If you are a white staff person or minister, where are you at in your own journey of learning to cross-cultures? What have you learned?  What have been your own challenges and successes?

If you are a non-white staff, student, or minister and you resonate with the ethnic minority experience, we’d love to invite you to share what you have experienced as being truly GOOD for you in your journey.  What has served you or what has helped empower you as a person and a leader?   And what have been the challenges – whether they are captured in the article or not?

All of us can benefit from reflecting upon this question: Given the capacity I currently have, as I reflect on the idea of advocacy, what might be a good step for me right where I am towards learning to enter into healthy partnerships across majority-minority or ethnic lines?



Surviving vs. Thriving

College should be a temporary season of academic preparation and personal growth to propel a lifetime of effective service to God and neighbor.

This guest post is written by Alex Chediak, author of Thriving at College.

College should be a temporary season of academic preparation and personal growth to propel a lifetime of effective service to God and neighbor. It should be a launching pad into all that goes with responsible Christian adulthood. Yet for some, it’s a time when they abandon the Christian faith, displaying that they never really belonged to Christ (1 John 2:19). For others, their faith remains intact, but they waste their college lives with video games, partying, and other frivolities—an expensive vacation funded by Mom, Dad, and debilitating student loans.

Today, seven out of ten high school graduates immediately go on to college, but about 30% will never become sophomores, and about 50% will not have graduated even six years later. Many who do graduate move right back home with their parents, assuming little responsibility and armed with little ambition for Christ.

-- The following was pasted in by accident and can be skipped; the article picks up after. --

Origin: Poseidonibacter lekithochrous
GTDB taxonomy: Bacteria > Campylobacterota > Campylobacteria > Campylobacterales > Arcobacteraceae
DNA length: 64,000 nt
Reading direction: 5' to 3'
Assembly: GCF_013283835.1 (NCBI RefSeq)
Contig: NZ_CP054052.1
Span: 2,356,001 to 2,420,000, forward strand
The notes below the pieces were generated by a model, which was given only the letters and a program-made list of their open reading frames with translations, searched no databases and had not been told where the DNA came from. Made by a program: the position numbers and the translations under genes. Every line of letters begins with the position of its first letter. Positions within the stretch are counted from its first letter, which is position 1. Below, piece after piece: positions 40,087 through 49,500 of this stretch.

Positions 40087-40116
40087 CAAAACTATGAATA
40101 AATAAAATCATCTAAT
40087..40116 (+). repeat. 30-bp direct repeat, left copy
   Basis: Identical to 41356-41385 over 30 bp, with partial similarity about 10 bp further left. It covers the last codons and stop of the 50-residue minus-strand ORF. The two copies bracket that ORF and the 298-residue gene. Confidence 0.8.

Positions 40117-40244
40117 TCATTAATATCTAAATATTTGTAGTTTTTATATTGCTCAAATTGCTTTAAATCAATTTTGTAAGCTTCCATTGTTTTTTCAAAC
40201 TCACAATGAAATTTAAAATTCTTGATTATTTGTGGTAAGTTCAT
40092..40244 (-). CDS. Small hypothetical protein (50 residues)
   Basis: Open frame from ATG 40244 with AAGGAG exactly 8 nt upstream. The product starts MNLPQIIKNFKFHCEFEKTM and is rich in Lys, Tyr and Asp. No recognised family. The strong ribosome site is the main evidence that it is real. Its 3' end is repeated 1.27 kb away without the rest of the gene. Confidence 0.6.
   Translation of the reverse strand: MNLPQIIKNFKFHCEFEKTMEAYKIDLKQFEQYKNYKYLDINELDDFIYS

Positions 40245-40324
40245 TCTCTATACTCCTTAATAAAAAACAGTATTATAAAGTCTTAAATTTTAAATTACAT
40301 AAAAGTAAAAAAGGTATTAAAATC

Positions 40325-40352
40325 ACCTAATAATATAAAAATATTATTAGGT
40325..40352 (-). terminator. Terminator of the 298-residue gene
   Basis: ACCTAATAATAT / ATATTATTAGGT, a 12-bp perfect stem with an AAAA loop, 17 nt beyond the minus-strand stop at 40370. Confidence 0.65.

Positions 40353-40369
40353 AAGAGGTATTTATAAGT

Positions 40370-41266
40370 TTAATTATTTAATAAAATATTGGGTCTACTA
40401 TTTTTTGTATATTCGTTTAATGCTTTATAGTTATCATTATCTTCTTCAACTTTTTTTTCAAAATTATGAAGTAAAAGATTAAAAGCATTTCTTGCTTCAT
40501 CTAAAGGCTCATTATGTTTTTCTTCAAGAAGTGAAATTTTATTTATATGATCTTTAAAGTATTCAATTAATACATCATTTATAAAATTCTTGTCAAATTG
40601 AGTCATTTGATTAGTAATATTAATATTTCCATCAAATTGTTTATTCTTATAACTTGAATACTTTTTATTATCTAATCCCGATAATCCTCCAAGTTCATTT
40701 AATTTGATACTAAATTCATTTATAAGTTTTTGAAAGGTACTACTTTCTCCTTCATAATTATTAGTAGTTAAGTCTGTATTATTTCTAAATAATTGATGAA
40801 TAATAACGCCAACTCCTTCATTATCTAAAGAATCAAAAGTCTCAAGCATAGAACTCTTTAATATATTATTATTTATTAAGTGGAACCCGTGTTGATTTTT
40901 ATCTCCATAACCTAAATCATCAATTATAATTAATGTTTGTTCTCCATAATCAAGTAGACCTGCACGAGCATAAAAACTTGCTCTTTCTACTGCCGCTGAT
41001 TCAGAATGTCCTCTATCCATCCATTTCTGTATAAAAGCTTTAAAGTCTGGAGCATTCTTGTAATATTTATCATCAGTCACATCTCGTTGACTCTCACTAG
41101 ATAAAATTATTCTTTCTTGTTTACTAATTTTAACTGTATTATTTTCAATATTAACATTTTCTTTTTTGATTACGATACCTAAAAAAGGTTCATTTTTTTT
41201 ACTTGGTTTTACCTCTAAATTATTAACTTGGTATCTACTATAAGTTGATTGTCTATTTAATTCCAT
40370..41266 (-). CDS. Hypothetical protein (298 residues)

Thrive at College

I’m convinced that you should not just survive college but thrive at college. Don’t just maintain your faith, but really come to own it — growing thick, strong roots (1 Timothy 4:12). Don’t just squeak by classes with as little effort as possible, but strive to discover your calling — what God uniquely wired you to do — and to love God with all your mind by giving it your very best (Ecclesiastes 9:10).

Socially, college is a season for making life-long friendships — not just the kind you have a great time with (good as that is) but the kind that spur you on to love, trust, and follow God. Pursue relationships that help you put away childishness, grow in maturity, increasingly make wise choices, and “expect great things from God and attempt great things for God.” And who knows? Maybe one of these friends will become a fabulous husband or wife.

College is a time for assuming responsibility, for becoming a disciplined steward of time and money, for recognizing that recreation is a gift of God to be enjoyed in measure but never to dominate our lives. Rather, when properly pursued, recreation empowers us for our work rather than distracting us from our work.

Be Trained to Make a Difference